What Do Crayfish Eat? From Aquatic Plants to Small Animals
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Crayfish are perfect aquatic pets for kids and beginner aquarists. Once you get the hang of it, these clawed little creatures are extremely low-maintenance and non-demanding.
Feeding them is the only thing that takes a bit more planning and research in the beginning.
But luckily for you, this article can answer all your diet-related crayfish questions. Are you curious about what crayfish eat, how much, and how to feed them?
Then join me to discover all the info on this topic.
Crayfish Diet in the Wild
We should strive to emulate an animal’s natural living conditions as much as possible, including their diet.
Learning about the crayfish’s eating patterns in the wild helps you better understand its dietary requirements as a pet.
This is an important factor in their long-term health and longevity. So, let’s see what these clawed creatures normally eat.
– Freshwater Crayfish
Freshwater crayfish are opportunistic omnivores. So, in the wild, they tend to consume anything they find lying around on the bottom of ponds, lakes, rivers, and streams.
Their natural diet consists of varying proportions of multiple protein and plant sources.
Here’s a comprehensive but not exhaustive list of their common foods:
- Decaying aquatic plants
- Rotting leaves and twigs
- Dead fish remains
- Insects and their larvae
- Fish eggs
- Small shrimp
- Small fish and fish fry
- Baby crayfish
The percentage and source of plant and meaty foods in the diet depend on the crayfish’s age. Young crayfish have a higher appetite, and they need more protein. However, they’re also less prepared to hunt for live prey.
Their diet is more likely to consist of decomposing meats, zooplankton, and bits of algae.
Adult crayfish have an easier time eating live foods like snails, small shrimp, and fish fry, but they also need less protein and have more of a taste for plants.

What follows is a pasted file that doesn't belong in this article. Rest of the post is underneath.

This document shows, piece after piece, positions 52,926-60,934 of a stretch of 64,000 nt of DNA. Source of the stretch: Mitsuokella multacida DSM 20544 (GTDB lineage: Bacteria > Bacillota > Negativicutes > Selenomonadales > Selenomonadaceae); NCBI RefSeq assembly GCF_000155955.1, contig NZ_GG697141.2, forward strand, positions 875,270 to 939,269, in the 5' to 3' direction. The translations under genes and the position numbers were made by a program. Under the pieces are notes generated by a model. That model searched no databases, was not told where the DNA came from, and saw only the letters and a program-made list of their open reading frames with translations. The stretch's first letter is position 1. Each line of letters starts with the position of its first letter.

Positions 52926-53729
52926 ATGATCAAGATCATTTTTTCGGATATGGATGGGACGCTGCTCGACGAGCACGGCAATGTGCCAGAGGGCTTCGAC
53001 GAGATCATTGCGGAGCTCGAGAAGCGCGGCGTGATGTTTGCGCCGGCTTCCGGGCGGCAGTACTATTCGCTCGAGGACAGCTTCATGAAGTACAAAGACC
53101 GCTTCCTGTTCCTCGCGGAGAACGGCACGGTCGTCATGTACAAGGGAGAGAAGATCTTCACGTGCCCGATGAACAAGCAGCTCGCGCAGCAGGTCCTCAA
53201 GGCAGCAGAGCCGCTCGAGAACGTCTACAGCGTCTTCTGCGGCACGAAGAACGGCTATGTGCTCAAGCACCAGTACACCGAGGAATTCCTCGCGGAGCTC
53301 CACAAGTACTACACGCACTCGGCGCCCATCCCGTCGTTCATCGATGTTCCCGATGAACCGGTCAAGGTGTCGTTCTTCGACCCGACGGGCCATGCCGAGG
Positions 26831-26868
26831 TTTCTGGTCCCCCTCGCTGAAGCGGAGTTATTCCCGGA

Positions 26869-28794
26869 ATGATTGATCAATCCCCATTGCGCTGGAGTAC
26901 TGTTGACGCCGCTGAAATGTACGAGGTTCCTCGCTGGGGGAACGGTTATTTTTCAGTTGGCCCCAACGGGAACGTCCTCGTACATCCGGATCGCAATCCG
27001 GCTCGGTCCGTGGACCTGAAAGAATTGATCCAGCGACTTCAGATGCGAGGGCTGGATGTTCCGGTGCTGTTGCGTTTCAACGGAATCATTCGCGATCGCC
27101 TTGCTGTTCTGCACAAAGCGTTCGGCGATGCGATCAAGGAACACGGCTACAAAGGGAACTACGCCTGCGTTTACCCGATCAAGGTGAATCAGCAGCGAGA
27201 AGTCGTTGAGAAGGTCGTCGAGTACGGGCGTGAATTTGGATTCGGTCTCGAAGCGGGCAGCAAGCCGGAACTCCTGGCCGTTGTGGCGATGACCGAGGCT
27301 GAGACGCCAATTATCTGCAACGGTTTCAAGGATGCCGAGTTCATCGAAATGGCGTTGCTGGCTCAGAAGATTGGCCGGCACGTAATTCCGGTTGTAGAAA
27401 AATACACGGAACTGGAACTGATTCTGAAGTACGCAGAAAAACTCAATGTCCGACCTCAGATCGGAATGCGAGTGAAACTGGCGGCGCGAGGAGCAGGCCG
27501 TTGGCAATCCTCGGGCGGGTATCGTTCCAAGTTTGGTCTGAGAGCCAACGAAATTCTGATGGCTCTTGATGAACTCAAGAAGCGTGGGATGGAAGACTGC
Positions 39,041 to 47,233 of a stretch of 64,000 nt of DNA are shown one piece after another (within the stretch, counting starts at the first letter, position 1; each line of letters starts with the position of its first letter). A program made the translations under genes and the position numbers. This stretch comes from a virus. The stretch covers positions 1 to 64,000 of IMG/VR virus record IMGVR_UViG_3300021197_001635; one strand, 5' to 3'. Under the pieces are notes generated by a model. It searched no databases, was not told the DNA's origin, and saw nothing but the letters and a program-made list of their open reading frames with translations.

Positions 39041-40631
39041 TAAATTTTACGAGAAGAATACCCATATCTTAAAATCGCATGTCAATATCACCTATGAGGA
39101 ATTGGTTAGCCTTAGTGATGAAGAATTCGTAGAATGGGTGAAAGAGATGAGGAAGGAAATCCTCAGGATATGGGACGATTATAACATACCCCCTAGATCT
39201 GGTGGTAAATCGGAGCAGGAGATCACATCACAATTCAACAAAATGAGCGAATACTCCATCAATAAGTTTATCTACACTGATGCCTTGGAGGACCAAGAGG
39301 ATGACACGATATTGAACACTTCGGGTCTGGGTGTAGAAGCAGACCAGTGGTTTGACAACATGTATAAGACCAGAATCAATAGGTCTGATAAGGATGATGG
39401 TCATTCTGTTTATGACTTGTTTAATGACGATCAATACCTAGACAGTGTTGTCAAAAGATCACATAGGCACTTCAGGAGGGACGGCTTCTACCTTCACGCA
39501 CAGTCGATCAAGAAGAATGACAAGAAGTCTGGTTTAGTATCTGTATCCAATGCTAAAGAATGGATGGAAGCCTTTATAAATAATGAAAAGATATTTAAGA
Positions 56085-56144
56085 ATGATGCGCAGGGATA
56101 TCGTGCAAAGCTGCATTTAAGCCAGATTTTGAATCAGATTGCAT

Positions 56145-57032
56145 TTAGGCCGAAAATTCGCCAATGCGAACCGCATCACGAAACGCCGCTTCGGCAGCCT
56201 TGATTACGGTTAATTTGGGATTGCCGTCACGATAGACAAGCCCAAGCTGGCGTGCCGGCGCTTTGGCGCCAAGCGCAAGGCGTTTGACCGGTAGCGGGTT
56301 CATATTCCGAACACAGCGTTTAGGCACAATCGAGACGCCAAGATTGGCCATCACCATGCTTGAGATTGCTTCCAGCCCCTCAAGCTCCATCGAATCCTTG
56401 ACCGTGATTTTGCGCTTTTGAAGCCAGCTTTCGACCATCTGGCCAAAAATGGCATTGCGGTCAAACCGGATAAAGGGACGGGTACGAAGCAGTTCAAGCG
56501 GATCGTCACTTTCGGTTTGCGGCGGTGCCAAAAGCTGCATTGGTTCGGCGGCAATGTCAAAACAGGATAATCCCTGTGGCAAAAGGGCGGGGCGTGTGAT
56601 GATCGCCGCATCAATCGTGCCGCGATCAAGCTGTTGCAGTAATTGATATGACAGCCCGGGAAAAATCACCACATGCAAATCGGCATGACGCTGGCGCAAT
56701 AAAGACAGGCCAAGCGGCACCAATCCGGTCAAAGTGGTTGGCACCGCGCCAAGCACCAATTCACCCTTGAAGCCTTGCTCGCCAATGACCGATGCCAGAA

– Saltwater Crayfish
Before I go further, there’s one thing worth noting. What we colloquially call a “saltwater crayfish” is, in fact, not a crayfish at all! Freshwater and saltwater crayfish are crustaceans and belong to the infraorder “Astacidea.”
They look similar but inhabit different environments and belong to different families. Freshwater crayfish belong to one of two families (Parastacoidea or Astacoidea).
Saltwater crayfish, also known as lobsters, belong to other families, namely Enoplometopoidea or Nephropoidea.
Lobsters are omnivores and bottom-feeders but consume a different diet than their freshwater counterparts. Lobsters are typically larger than crayfish and have big, well-developed claws, which allow them to hunt for large live creatures.
Knowing this, it makes sense that their natural diet will include different foods.
So, here’s what’s on the menu for your typical saltwater crayfish:
- Plankton (especially for juveniles)
- Fish remains
- Marine worms
- Marine algae
- Sea urchins
- Other lobsters
Lobsters are highly cannibalistic, especially if there’s not enough food available. Juvenile lobsters are especially vulnerable against larger, stronger adults.
Juveniles also eat lower on the food chain, consuming mostly plankton, worms, algae, and carrion. As they develop, they can hunt for larger live prey.
Crayfish Diet in Captivity